b.19 December 1909 d.22 May 1998
MB ChB Leeds(1934) MD(1944) MRCP(1944) FRCP(1967)
Joe Benn was a consultant physician in Taunton, specialising in diseases of the chest, at a time when this covered both respiratory medicine and cardiology. He was born in Liverpool, the son of a butcher, and was educated and spent his childhood in Yorkshire. From Mirfield Grammar School he went on to qualify in medicine from Leeds in 1934 and worked in Bradford and Nottingham before a spell in general practice up until the war.
He joined the RNVR just before the war and served as surgeon lieutenant commander during the war, spending three years at sea. He patrolled in the North Atlantic and was particularly proud to have been on the ship which took the King of Norway to safety. Later he made 13 trips to the beaches of Dunkirk.
After the war he decided that general practice was not for him and worked as a medical registrar at Bristol Royal Infirmary. He took up a post as consultant at Bridgwater and Minehead Hospitals in 1948 and at Taunton in 1949. He was consultant physician in Taunton for 25 years until his retirement and enjoyed his work enormously. He was a kind man and above all a clinician with a modest number of publications. He retired reluctantly at 65. After retiring he went back to help set up the Alfred Morris young disabled unit, which gave him great pleasure, and he went on doing locums and part time work for several years after that.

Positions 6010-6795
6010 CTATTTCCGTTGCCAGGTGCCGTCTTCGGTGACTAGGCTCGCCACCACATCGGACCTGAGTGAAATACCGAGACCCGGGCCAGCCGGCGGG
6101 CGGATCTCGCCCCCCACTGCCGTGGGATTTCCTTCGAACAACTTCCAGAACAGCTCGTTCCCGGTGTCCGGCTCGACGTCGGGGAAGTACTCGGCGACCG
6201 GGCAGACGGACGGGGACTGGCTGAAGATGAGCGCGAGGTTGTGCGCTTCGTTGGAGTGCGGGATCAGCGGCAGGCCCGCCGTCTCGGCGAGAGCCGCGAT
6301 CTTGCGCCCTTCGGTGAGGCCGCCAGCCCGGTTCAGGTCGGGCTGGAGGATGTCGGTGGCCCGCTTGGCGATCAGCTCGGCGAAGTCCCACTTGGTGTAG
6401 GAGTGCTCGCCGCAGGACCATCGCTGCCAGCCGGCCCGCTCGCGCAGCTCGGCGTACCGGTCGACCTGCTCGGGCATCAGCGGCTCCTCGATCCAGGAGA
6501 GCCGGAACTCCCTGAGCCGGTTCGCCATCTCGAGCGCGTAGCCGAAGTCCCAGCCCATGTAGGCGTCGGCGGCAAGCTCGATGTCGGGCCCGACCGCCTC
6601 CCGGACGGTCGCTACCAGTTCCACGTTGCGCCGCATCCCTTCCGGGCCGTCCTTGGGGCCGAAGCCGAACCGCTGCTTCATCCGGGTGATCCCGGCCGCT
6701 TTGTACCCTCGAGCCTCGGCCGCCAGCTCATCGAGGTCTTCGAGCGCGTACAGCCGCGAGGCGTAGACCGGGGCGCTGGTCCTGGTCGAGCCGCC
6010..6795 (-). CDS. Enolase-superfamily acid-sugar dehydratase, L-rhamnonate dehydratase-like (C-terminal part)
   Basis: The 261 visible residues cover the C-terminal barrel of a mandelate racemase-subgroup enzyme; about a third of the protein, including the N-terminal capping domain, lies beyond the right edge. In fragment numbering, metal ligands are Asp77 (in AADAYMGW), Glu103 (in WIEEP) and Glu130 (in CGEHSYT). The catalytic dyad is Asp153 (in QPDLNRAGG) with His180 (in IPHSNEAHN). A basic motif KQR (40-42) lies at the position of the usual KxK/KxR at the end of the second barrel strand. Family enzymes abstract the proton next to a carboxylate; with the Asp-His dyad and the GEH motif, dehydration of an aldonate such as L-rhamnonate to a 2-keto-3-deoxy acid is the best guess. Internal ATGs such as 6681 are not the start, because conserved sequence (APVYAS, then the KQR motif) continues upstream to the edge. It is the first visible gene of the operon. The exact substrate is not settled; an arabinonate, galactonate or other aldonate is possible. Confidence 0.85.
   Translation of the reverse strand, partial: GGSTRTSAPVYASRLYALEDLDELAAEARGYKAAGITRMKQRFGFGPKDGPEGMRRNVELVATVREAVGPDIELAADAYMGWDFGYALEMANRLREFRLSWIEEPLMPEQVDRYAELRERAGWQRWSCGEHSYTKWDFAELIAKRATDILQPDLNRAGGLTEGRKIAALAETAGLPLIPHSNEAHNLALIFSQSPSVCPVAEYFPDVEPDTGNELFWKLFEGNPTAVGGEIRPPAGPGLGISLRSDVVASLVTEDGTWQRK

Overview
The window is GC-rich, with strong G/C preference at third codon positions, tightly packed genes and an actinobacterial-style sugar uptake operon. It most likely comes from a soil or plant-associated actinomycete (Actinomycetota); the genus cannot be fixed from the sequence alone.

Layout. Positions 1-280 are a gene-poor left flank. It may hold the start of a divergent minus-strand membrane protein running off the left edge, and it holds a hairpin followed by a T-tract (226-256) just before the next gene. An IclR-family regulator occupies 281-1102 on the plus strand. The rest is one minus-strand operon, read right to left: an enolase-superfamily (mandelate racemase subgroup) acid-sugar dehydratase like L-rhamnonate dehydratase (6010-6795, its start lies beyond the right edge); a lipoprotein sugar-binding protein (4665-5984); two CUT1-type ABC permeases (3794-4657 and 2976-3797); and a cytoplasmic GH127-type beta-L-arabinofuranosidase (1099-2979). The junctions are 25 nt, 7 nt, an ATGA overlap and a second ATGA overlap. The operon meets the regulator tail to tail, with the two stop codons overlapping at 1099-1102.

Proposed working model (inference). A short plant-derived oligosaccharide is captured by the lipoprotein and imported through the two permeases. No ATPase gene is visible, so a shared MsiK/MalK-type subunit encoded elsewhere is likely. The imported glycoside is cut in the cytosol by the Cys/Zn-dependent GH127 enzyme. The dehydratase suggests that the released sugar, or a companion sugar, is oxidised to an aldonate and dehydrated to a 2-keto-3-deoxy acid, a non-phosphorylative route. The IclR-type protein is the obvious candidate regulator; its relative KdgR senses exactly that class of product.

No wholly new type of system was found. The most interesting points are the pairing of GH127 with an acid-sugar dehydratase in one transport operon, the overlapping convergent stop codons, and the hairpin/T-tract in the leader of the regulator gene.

He met Pat, also a doctor, while in Bristol and they married and had two sons. Many of us wondered what he would do when he retired, as his job had been so important to him. He was a man of great passion in his life outside work. While he was working these included fishing, reading (particularly historical novels) and gardening. When he retired he carried on gardening and reading but also took up bird-watching and bridge, which both gave him great pleasure and made him new friends. Bird-watching was particularly important to him and led him to travel and visit many beautiful wild places both in England and abroad.
He remained active until days before his death following repair of an abdominal aortic aneurysm.
(Volume XI, page 51)
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